But it’s a bad look for AMD nonetheless. Everyone’s used to companies tilting benchmarks their way. But specifications are more set in stone, and it’s another annoyance to those who were hoping for the RX 480 to be more of a giant killer.

Now that we’re all on the same page, here’s what AMD has to say about it all.

As you know, we continuously tune our GPUs in order to maximise their performance within their given power envelopes and the speed of the memory interface, which in this case is an unprecedented 8Gbps for GDDR5. Recently, we identified select scenarios where the tuning of some RX 480 boards was not optimal. Fortunately, we can adjust the GPU’s tuning via software in order to resolve this issue. We are already testing a driver that implements a fix, and we will provide an update to the community on our progress on Tuesday (July 5, 2016).

Converted into Australian time, and with tomorrow being Independence day in the United States, it means we won’t see any official updates or driver hotfixes until at least Wednesday afternoon.

So let’s come back to reality for a bit. For those who forked out for a reference RX 480 before the end of the financial year, should you be concerned about damaging your motherboard?

Not really. It’s difficult to note how widespread the issue was amongst samples that AMD sent out to reviewers, because not everyone has the equipment to directly measure the power being drawn. But amongst those with the capacity, not everyone had the same issue.

If your card was consistently drawing more power than it should over a long period of time, then the likelihood of something failing would be greatly increased. But a hotfix will likely be out before a lot of Australians even take receipt of their RX 480, given that pre-orders for them only opened late last week.

It’s not exactly a storm in a teacup, but it doesn’t look good for AMD either. We’ll keep you posted later this week when the new Crimson drivers become available, along with anything else the company has to say on the matter.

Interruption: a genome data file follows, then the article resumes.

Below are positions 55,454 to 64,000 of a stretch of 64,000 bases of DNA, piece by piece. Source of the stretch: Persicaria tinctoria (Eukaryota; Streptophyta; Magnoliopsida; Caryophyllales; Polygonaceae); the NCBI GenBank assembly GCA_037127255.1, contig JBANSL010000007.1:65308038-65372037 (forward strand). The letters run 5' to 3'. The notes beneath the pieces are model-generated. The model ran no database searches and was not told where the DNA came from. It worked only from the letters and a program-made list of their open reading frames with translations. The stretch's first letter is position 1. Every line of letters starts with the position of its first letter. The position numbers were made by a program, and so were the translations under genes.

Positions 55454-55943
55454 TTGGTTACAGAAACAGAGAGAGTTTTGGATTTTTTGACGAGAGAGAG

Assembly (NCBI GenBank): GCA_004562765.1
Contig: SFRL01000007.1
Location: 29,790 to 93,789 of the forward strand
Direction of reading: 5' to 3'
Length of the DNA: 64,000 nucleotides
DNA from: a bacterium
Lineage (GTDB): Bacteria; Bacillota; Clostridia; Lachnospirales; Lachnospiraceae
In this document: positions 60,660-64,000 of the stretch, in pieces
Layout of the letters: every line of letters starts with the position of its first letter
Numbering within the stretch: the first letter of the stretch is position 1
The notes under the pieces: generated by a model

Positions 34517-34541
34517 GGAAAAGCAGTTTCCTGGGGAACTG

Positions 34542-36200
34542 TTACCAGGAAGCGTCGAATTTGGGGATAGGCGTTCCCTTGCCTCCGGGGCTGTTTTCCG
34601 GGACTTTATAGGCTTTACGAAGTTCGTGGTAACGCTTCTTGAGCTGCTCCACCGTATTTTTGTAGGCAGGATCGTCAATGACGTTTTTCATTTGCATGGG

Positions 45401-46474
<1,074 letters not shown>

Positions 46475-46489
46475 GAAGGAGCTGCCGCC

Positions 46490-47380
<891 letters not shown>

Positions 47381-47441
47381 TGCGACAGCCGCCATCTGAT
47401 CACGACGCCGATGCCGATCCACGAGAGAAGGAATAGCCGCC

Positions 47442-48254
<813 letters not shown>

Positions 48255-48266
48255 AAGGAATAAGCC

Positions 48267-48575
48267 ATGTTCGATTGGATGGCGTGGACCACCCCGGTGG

• Or we could all just pick up the after market models that will be much more reliable. I never understood buying the first batch of releases for electronics.

    • This would undoubtedly be the best route forward, although it remains to be seen whether the AIB models will be as cost effective as the cheapest RX 480’s (the 4GB model in particular).

      • You rarely see aftermarkets of core cards these days that arent at least close in price to the original product and the bonus of having patience is that card issues are ironed out and you have a selection of 3rd party configs that normally include better cooling and a safe preinstalled OC rate.

        Whats not to like?

        • Pretty much. Like you say, it should work out OK. But doesn’t hurt to be cautious until it actually is. Australia Tax can be quite the beast sometimes.

        • The waiting. That’s what’s not to like. I’ve been sitting on my old AMD card for YEARS now waiting to upgrade. But with all the pricing shenanigans and new models being released I’m resigned to waiting at least another 3 months.

          But damn it, I do not like it.

  • I don’t know why people insist on buying Hammertech graphic cards to be honest.